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The Circus Project teaches homeless kids to fly. It's awesome.

Being a homeless kid can feel like walking a tightrope — so this nonprofit is teaching them how to be acrobats.

The Circus Project teaches homeless kids to fly. It's awesome.

There are an estimated 1.7 million homeless youth in America.

That's a huge number — and a huge problem. Homeless teens are more likely to develop depression and PTSD, and even if they do get off the streets, they may still experience emotional and behavioral problems.

That's why there are a lot of programs out there to help homeless, at-risk youth. Some programs focus on mentorship, some help kids develop leadership skills, and others give them something to do to keep them out of trouble.


... and then there's the Circus Project, which teaches homeless kids how to fly.

Seriously.

All photos in this story were provided by the Circus Project and used with permission.

The Portland-based program uses the circus arts to help homeless youth channel their energy into productive, empowering social activity.

The circus arts are more Cirque du Soleil than Barnum & Bailey. There are no animals involved in the Circus Project's performances — just humans using their bodies to make really awesome art.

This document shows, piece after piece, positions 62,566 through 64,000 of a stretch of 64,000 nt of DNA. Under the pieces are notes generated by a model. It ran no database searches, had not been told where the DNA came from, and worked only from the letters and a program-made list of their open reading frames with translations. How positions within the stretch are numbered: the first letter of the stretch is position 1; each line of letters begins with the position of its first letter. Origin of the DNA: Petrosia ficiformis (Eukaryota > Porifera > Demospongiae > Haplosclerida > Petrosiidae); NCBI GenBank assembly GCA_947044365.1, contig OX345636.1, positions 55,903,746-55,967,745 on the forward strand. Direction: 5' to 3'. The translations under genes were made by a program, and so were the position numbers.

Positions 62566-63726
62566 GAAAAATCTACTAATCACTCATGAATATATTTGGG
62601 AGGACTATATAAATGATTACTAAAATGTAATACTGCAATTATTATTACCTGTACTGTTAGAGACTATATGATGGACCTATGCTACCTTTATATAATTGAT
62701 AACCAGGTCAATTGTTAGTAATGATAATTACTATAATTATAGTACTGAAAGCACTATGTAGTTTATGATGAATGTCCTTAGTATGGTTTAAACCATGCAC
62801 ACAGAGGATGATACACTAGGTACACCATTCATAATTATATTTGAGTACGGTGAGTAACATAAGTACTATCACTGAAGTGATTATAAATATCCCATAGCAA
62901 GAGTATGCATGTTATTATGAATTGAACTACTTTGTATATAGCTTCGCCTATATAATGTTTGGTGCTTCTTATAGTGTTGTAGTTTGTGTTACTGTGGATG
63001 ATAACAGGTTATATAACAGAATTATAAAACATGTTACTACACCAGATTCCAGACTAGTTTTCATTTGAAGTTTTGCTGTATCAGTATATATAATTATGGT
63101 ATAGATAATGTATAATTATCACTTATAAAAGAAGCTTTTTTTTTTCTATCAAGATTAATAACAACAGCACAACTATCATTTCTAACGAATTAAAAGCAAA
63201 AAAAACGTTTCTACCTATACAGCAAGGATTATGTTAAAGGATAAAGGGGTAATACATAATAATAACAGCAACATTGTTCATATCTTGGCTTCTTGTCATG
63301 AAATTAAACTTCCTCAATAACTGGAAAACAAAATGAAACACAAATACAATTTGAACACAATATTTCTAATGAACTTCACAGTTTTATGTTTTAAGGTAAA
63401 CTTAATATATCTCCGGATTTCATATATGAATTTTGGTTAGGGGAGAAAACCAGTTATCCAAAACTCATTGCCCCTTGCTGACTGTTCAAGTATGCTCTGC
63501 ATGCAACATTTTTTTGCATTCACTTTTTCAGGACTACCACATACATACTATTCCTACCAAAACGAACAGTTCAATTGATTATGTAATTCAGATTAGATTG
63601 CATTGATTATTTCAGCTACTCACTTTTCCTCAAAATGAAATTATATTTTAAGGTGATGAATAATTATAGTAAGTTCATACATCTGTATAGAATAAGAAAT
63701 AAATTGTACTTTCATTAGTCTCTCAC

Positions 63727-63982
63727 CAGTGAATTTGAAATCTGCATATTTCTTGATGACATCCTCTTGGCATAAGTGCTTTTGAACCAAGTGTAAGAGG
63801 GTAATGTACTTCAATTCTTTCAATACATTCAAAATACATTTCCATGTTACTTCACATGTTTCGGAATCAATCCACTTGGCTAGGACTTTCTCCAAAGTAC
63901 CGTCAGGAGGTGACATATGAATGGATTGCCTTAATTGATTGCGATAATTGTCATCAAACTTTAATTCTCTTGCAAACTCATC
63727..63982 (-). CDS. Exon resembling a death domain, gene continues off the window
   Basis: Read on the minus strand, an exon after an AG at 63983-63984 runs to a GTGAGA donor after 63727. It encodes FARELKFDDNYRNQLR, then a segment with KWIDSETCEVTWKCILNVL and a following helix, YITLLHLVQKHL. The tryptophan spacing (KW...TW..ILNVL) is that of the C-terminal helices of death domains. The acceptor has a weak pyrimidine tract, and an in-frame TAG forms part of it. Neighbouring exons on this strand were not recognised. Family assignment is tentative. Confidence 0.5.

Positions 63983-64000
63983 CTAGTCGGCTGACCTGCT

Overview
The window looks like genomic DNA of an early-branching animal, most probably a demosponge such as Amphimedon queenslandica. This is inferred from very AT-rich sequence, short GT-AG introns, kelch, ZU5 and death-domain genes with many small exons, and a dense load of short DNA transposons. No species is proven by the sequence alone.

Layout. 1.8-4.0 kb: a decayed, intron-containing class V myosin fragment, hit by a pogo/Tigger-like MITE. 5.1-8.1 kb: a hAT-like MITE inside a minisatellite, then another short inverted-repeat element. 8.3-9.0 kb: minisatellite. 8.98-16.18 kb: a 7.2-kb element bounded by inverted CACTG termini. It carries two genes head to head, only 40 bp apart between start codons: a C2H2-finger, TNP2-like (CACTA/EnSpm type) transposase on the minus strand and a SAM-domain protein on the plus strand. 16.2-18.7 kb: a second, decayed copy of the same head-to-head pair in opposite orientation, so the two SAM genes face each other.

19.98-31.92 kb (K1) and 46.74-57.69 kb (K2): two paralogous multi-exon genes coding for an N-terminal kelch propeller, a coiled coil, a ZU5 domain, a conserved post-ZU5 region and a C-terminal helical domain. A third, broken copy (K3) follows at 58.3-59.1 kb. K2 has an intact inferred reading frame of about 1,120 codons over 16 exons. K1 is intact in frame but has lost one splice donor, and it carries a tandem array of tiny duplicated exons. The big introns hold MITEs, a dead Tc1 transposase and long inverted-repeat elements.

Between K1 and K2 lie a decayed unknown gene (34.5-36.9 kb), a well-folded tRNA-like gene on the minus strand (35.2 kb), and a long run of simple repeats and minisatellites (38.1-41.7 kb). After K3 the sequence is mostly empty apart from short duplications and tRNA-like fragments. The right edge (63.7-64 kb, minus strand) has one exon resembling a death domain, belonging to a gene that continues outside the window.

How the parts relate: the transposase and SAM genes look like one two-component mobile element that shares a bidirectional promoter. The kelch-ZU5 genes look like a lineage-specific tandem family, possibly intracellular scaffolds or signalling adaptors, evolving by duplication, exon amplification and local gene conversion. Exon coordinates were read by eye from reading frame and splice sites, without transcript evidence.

The students in the High Flyers outreach program take classes for 8-10 weeks to learn how to suspend themselves from aerial silks...

And perform trapeze acts...

And become acrobats.

The program's founder, Jenn Cohen, said that High Flyers isn't just about learning how to balance, hanging from a trapeze, or becoming really flexible. It's actually mostly focused on developing healthy coping skills and self-confidence in a positive, productive environment.

"Part of the curriculum is teaching them the skills to be able to work with authority, to be able to work with our peers," Jenn Cohen told Upworthy.